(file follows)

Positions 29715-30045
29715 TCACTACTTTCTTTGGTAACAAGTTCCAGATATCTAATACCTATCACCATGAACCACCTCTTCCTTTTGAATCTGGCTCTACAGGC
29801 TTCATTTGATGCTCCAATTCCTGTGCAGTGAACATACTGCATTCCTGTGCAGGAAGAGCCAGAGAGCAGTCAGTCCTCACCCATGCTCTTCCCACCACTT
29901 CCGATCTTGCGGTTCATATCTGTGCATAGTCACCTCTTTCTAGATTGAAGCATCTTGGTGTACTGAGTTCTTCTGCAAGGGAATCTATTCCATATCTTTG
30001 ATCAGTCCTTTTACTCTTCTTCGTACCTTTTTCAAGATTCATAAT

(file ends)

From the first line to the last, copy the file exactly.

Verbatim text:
Positions 29715-30045
29715 TCACTACTTTCTTTGGTAACAAGTTCCAGATATCTAATACCTATCACCATGAACCACCTCTTCCTTTTGAATCTGGCTCTACAGGC
29801 TTCATTTGATGCTCCAATTCCTGTGCAGTGAACATACTGCATTCCTGTGCAGGAAGAGCCAGAGAGCAGTCAGTCCTCACCCATGCTCTTCCCACCACTT
29901 CCGATCTTGCGGTTCATATCTGTGCATAGTCACCTCTTTCTAGATTGAAGCATCTTGGTGTACTGAGTTCTTCTGCAAGGGAATCTATTCCATATCTTTG
30001 ATCAGTCCTTTTACTCTTCTTCGTACCTTTTTCAAGATTCATAAT